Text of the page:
The Global Crisis of Protracted Displacement

The Global Crisis of Protracted Displacement

One of the most complex and difficult humanitarian problems confronting the international community today is that of protracted refugee situations. These are refugee situations that have moved beyond the emergency phase, but where solutions in the foreseeable future do not exist. Many of the refugees left behind in these situations have to live under terrible conditions, warehoused in camps or stuck in shanty towns, exposed to dangers, and with restrictions placed upon their rights and freedoms.

I first became aware of the significance and dimensions of the contemporary problem of prolonged exile in 2001, after a brief visit to the Somali refugee camps around Dadaab, in northern Kenya. At the time, these were among the most violent camps in the world. Somali refugees had been contained in these camps since the early 1990s, and they complained that they were invisible to the international community. There appeared to be no end in sight to their predicament. Unfortunately, the situation in Dadaab has changed little since 2001, as Somalia itself has virtually collapsed in the midst of renewed chaos and killing. The camps' population has increased from some 125,000 at the time of my visit to almost 300,000 today.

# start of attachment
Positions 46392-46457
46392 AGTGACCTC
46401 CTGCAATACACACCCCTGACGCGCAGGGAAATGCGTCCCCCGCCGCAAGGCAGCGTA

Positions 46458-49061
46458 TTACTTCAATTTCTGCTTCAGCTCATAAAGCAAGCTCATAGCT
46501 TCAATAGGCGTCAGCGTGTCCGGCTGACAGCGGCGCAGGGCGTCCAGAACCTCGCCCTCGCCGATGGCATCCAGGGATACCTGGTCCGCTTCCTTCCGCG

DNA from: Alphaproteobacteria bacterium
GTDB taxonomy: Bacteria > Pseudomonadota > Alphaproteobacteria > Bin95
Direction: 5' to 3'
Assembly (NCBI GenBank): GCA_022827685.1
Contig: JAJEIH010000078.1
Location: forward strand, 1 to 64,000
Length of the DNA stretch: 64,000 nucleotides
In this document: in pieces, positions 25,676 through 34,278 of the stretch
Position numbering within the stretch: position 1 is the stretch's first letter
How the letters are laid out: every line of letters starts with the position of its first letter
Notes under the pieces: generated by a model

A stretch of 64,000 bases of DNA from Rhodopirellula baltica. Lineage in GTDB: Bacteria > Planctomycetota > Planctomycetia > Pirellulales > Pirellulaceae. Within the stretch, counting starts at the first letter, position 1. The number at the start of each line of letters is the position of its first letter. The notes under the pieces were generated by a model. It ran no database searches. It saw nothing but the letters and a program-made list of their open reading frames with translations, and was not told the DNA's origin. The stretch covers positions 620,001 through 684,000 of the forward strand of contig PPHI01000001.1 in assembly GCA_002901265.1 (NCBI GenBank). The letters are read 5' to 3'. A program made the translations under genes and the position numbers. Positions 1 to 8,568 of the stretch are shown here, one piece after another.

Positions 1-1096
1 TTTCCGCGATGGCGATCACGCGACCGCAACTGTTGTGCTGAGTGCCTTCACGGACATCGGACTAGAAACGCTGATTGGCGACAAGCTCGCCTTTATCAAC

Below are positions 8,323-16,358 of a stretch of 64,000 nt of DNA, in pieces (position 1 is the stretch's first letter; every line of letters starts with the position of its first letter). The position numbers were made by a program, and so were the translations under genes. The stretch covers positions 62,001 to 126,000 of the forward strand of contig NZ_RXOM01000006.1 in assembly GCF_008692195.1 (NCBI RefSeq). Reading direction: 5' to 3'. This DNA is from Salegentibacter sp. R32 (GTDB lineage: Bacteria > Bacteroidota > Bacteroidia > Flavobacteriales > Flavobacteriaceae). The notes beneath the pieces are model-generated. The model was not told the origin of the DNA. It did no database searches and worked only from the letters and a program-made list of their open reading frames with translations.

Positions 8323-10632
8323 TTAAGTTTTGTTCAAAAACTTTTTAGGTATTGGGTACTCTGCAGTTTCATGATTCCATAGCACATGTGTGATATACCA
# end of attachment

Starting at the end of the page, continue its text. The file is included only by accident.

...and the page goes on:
There are dozens of Dadaabs in the world today. The United Nation's refugee agency, the U.N. High Commissioner on Refugees, defines a protracted refugee situation as one in which "refugees find themselves in a longstanding and intractable state of limbo," and in which "their basic rights and essential economic, social and psychological needs remain unfulfilled after years in exile." The office of the high commissioner identifies a major protracted refugee situation as one where refugees have been in exile for more than five years. Using this measurement, more than 5.5 million people, or well more than half of refugees in the world today, are in extended exile. There exist some 25 protracted refugee situations in at least 21 different countries around the world. All of these situations are in the developing world, where 80 percent of the world's refugees reside.

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